Melanoma In Situ, Not Otherwise Specified

 Cells are markedly enlarged and atypical to bizarre-appearing






Top Differential Diagnoses




• Melanoma in situ, superficial spreading type

• Melanoma in situ, lentigo maligna type

• Atypical (dysplastic) junctional melanocytic nevus

• Irritated/traumatized nevi and nevi of special sites

• Reed (pigmented spindle cell) nevus


Diagnostic Checklist




• Single atypical melanocytes as well as irregular nesting and areas of limited pagetoid scatter

image
Clinical Photograph of MIS, NOS
This lightly pigmented patch on chronically sun-exposed skin has irregular borders. It appears to be ill-defined, and a biopsy is needed to rule in melanoma. The biopsy proved a melanoma in situ (MIS). The lesion is evenly pigmented; however, there are less pigmented foci image, suggestive of early regression.


image
Irregular Patch on Sun-Exposed Skin
There is a growing pigmented patch (circled) in a background of sun damage, lentigines, and actinic keratoses. The ill-defined patch should raise concern and be biopsied. (Courtesy J. Finch, MD.)

image
MIS Showing Hypercellular Junctional Growth
Under scanning magnification, there is an overgrowth of intraepidermal melanocytes image. This configuration should raise concern for MIS, even at scanning magnification.

image
MIS Showing Upward Scatter of Melanocytes
There is migration of melanocytes throughout all the epidermal layers image. A patchy lymphocytic infiltrate image, telangiectasia image, and solar elastosis image are noted. Note how the melanocytes outnumber the keratinocytes.


TERMINOLOGY


Abbreviations




• Melanoma in situ, not otherwise specified (MIS, NOS)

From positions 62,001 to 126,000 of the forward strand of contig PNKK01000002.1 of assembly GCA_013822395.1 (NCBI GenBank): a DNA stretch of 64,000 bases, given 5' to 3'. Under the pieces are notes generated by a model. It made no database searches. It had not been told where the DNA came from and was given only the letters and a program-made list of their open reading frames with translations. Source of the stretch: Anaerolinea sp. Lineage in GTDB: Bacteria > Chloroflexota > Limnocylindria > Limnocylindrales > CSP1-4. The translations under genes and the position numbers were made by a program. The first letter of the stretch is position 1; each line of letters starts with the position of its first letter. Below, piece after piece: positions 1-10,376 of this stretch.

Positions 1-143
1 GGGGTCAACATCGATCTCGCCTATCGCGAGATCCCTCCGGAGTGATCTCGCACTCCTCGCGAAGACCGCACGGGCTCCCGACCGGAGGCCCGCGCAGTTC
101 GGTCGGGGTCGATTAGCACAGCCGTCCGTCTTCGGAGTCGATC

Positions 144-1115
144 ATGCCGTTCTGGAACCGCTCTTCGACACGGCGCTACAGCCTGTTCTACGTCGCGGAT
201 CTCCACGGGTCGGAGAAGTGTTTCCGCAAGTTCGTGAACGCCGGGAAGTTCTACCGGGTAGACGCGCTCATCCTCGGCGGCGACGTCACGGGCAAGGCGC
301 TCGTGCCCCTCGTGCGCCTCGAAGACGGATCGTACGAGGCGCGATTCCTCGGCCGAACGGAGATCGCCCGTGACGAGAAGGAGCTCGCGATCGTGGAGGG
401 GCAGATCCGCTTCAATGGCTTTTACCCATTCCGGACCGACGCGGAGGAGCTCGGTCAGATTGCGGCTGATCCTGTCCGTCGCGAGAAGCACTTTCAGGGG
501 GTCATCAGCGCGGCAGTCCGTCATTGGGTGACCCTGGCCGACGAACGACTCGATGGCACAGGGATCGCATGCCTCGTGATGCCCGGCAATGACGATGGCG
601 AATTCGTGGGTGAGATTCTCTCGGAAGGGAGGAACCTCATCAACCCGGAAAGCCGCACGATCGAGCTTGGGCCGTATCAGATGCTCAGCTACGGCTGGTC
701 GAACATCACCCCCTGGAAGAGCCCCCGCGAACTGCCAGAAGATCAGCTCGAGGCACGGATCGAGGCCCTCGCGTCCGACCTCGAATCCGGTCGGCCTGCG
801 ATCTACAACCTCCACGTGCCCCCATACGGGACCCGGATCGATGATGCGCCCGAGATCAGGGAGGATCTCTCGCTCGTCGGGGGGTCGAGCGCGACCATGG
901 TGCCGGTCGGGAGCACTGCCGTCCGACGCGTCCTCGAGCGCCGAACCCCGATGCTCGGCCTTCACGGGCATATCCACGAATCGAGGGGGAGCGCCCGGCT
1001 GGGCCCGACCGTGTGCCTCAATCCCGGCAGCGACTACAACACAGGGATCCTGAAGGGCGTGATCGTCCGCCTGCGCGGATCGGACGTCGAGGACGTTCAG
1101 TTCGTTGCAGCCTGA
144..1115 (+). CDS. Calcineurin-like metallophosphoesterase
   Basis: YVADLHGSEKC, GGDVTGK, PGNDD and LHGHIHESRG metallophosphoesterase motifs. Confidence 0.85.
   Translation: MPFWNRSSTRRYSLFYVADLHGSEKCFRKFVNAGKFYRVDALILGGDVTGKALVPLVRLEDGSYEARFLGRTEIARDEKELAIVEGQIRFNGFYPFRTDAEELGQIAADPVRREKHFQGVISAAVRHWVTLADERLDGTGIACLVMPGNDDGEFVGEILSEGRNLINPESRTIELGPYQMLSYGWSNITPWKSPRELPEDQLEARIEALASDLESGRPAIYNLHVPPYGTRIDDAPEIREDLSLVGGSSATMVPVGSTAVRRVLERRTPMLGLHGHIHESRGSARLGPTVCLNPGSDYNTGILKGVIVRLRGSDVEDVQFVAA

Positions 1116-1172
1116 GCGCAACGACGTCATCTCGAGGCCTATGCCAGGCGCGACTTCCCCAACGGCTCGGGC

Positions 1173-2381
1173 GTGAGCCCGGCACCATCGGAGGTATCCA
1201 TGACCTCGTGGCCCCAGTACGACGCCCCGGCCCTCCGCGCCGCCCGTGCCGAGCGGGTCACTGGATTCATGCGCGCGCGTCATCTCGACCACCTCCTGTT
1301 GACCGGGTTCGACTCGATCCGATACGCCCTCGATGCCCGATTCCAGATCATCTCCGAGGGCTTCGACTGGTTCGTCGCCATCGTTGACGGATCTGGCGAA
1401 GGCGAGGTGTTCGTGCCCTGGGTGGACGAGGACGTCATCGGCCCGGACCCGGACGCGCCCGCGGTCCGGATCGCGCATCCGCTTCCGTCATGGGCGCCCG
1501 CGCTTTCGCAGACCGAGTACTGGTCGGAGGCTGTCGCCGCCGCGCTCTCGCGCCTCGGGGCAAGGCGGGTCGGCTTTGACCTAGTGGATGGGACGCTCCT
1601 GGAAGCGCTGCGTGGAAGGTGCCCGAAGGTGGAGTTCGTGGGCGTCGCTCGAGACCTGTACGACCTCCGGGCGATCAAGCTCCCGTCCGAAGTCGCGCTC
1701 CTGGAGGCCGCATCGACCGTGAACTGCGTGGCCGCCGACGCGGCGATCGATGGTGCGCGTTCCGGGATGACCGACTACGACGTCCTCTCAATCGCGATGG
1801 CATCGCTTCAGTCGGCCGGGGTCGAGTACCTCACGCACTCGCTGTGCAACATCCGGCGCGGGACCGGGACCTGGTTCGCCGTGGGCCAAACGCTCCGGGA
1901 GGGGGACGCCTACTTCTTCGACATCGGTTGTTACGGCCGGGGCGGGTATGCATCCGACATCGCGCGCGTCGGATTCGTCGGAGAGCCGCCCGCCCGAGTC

Synonyms




• Melanoma in situ, unspecified type


Definitions




• Cases that cannot be clearly categorized as either lentigo maligna, acral lentiginous, or superficial spreading type of melanoma in situ


CLINICAL ISSUES


Epidemiology




• Incidence
image Uncommon tumors

• Age
image Typically occur in elderly patients


Site




• Usually located on sun-exposed areas, especially cheeks, upper trunk, and arms


Presentation




• Borders of lesions are irregular, asymmetric, and often notched

• Lesions are dark, broad macules ~ 0.8 cm in diameter

• Mottled pigmentation


Treatment




• Surgical approaches
image Complete excision with 5.0-mm clear margins

image Mohs surgery may also be effective, but is controversial


Prognosis




• Excellent: Little recurrence potential with adequate surgical margins


MICROSCOPIC


Histologic Features




• Melanocytic proliferation typically characterized by both lentiginous junctional spread (similar to lentigo maligna) and irregular nesting and pagetoid spread (similar to superficial spreading type of MIS)
• Asymmetric, poorly circumscribed junctional melanocytic lesion

image Peripheral trailing off of single atypical cells

image Melanocytes extend laterally beyond last nests

• Spitzoid features may be present in some cases
image Cells are markedly enlarged and atypical to bizarre-appearing

image Composed of mixture of spindled and epithelioid-shaped cells

image Markedly atypical junctional spitzoid lesions in adults are much more likely to represent MIS than atypical Spitz nevus

• Dermis may show dense but irregularly distributed inflammatory dermal infiltrate
image Can be difficult to exclude invasion in some cases without immunohistochemistry
– Immunostains including MART-1/Melan-A, tyrosinase, and HMB-45 can be useful to exclude invasion


Cytologic Features




• Nuclear atypia and pleomorphism
image Large eosinophilic or purple nucleoli

• Mitotic figures often present


ANCILLARY TESTS


Immunohistochemistry




• HMB-45, SOX10, and MITF can be used to confirm diagnosis of MIS
image Can also identify superficially invasive cells

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Apr 24, 2017 | Posted by in PATHOLOGY & LABORATORY MEDICINE | Comments Off on Melanoma In Situ, Not Otherwise Specified
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